Note: Washington Presbyterian Church and the editors of this blog do not necessarily endorse all content produced by the individuals or groups referenced here. 

Links for the Weekend (3/26/2021)

Each Friday, I’ll post links to 3–5 resources from around the web you may want to check out.

What We Celebrate on World Down Syndrome Day

This past Sunday (March 21) was World Down Syndrome Day. Lauren Washer is a mother to a boy with Down Syndrome, and she reflects on some of the difficulties and the gifts that have come along.

I don’t pretend to understand why God allows disability, but I do know he displays his glory in our suffering. For it’s in hardship, challenges, and grief when we grow to know God more. Maybe not at first, but as our faith increases, God uses suffering to produce in us character, perseverance, and hope. Through suffering we come to know Christ more as we share in his suffering. And we grow to long for heaven like never before. When I see my son suffer, I yearn for Jesus to return and make all things new. Will there be Down syndrome in heaven? I don’t know, but if there is, it won’t be accompanied by hardship.

Delivered From the Tyranny of Emotions

What is the difference between experiencing emotions and being controlled by them? Megan Johnson explores this question and thinks about the role of her Christian faith.

My emotions have a place, and rightly so, as God made us to be feeling creatures, but my emotions shouldn’t have the final say about what is true in a situation. God, in his severe mercy, has given me a number of opportunities to practice this lately.

How Can I Fight Sin Without Losing Sight of Christ?

John Piper tackles a difficult question about fighting sin on a recent episode of the Ask Pastor John podcast. Here’s the question he addressed.

The following question is the source of my confusion: How can I rest in being justified if I need obedience as the evidence to truly know that I am justified? In other words, how can I rest in the verdict of ‘not guilty’ if in reality the verdict could be ‘guilty’ unless I see obedience in my life? This circular reasoning inevitably puts the focus back on myself instead of Christ, the opposite of what it is intended to do. I am almost sure I am thinking about this the wrong way.


Note: Washington Presbyterian Church and the editors of this blog do not necessarily endorse all content produced by the individuals or groups referenced here. 

Links for the Weekend (3/19/2021)

Each Friday, I’ll post links to 3–5 resources from around the web you may want to check out.

6 Questions about the Fear of God

The fear of God is a fundamental phrase in the Bible, yet it is also an easy one to misunderstand. Here is an article by Michael Reeves on the fear of God, adapted from his recent book on the same topic.

I want you to rejoice in this strange paradox that the gospel both frees us from fear and gives us fear. It frees us from our crippling fears, giving us instead a most delightful, happy, and wonderful fear. And I want to clear up that often off-putting phrase “the fear of God,” to show through the Bible that for Christians it really does not mean being afraid of God.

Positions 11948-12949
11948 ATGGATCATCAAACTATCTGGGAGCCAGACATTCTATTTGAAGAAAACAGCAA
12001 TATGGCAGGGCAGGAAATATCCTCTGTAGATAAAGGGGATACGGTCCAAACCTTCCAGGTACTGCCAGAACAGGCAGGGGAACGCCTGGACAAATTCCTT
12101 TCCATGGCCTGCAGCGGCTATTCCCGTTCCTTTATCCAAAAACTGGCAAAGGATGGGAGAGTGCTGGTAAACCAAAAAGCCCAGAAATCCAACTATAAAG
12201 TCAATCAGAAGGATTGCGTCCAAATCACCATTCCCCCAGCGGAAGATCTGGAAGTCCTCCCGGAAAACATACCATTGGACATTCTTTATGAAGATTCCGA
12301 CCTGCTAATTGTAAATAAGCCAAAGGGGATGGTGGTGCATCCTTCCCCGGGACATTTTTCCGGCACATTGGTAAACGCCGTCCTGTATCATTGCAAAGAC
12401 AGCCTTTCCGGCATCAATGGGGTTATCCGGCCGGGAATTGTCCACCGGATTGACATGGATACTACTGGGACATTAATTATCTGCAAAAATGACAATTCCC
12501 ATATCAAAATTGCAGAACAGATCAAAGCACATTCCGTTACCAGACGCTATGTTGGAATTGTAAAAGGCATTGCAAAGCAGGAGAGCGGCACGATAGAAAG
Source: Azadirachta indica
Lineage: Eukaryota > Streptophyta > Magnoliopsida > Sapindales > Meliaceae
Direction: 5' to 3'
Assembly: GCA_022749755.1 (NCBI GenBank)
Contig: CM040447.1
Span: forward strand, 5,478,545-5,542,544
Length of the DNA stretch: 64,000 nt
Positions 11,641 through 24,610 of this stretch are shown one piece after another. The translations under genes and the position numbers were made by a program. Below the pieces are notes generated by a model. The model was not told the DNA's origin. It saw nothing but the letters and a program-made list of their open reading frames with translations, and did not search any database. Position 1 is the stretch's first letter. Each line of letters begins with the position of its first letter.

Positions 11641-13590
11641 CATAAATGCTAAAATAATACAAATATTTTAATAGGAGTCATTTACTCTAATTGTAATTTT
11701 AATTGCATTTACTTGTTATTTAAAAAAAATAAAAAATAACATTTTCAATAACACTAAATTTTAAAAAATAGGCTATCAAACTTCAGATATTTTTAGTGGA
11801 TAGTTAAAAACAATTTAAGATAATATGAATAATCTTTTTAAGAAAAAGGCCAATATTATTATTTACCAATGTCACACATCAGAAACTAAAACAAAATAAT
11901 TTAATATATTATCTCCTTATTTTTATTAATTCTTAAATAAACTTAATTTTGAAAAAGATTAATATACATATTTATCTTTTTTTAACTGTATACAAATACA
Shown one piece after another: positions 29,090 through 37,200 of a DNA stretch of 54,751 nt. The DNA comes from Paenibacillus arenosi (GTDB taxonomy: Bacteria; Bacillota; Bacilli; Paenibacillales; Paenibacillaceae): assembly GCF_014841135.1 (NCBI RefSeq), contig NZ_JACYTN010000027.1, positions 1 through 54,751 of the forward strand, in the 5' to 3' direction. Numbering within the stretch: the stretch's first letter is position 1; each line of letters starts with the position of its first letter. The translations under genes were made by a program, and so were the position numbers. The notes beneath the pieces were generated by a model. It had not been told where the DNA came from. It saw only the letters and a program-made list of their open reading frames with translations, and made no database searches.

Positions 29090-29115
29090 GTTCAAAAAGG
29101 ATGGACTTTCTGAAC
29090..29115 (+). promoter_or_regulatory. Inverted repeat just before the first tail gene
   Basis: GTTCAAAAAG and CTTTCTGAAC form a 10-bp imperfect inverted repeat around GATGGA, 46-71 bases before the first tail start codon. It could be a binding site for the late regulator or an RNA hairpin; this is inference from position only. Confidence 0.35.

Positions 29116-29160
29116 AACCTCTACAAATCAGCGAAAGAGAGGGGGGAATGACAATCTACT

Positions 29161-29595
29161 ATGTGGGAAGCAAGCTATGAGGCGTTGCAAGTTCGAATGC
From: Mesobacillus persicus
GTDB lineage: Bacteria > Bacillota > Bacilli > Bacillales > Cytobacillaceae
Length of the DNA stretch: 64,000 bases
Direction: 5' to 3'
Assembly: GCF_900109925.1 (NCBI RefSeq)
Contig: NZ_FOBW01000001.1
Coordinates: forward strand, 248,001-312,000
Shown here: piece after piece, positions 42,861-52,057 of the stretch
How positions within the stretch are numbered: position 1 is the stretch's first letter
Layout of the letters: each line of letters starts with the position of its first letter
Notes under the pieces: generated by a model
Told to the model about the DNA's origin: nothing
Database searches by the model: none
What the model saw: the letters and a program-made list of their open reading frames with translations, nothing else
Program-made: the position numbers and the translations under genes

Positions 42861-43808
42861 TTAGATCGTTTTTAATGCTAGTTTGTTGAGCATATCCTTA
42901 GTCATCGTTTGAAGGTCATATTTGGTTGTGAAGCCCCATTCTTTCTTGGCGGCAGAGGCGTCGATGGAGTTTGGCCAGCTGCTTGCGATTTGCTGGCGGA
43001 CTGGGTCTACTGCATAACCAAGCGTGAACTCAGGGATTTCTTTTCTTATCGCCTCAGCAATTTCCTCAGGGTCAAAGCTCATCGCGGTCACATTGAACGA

An Elephant in the Room-Sized Post on Gluttony

Jared Wilson wrote a longish post on gluttony at For The Church, and I found it helpful. He says what gluttony is and what it isn’t, and he points to the heart posture that gluttony reveals. This is one I’ll be saving and re-reading.

If you’ve ever given much thought to combating this sin, you’ve probably run into the same problem I have: there doesn’t seem to be much help out there. Certainly the sentiments of the world aren’t going to do us any favors. We live in the land of all-you-can-eat buffets, Big Gulps, and super-sizing. When portions at restaurants aren’t big enough to feed three people we feel cheated. We’ve even turned eating into a competitive sport, with one of the umpteen ESPN stations broadcasting battles to eat the most hot dogs.

It Was Finished Upon That Cross

Just in time for Easter, CityAlight released a song about what Jesus did on the cross.

Some lyrics:

Now the curse it has been broken
Jesus paid the price for me
Full, the pardon he has offered
Great, the welcome that I receive
Boldly I approach my Father
Clothed in Jesus’ righteousness
There is no more guilt to carry
It was finished upon that cross


Note: Washington Presbyterian Church and the editors of this blog do not necessarily endorse all content produced by the individuals or groups referenced here. 

Links for the Weekend (3/12/2021)

Each Friday, I’ll post links to 3–5 resources from around the web you may want to check out.

The Promise Is for You and Your Children

Here’s an article by Iain Duguid about why we baptize children in our church.

There was no area of his life that he held back from the Father. In him, the symbolism of circumcision and baptism became a terrible reality, as God the Father literally cut him off for our sin. He was baptized with the baptism of God’s wrath against sin, so that we might receive the sweet promises of baptism for the remission of sins.

The Counsel and Care of the Elderly

Nick Batzig mourns the way many young Christians consider and relate to older Christians in their church. He urges us to honor, respect, and care for the elderly among us.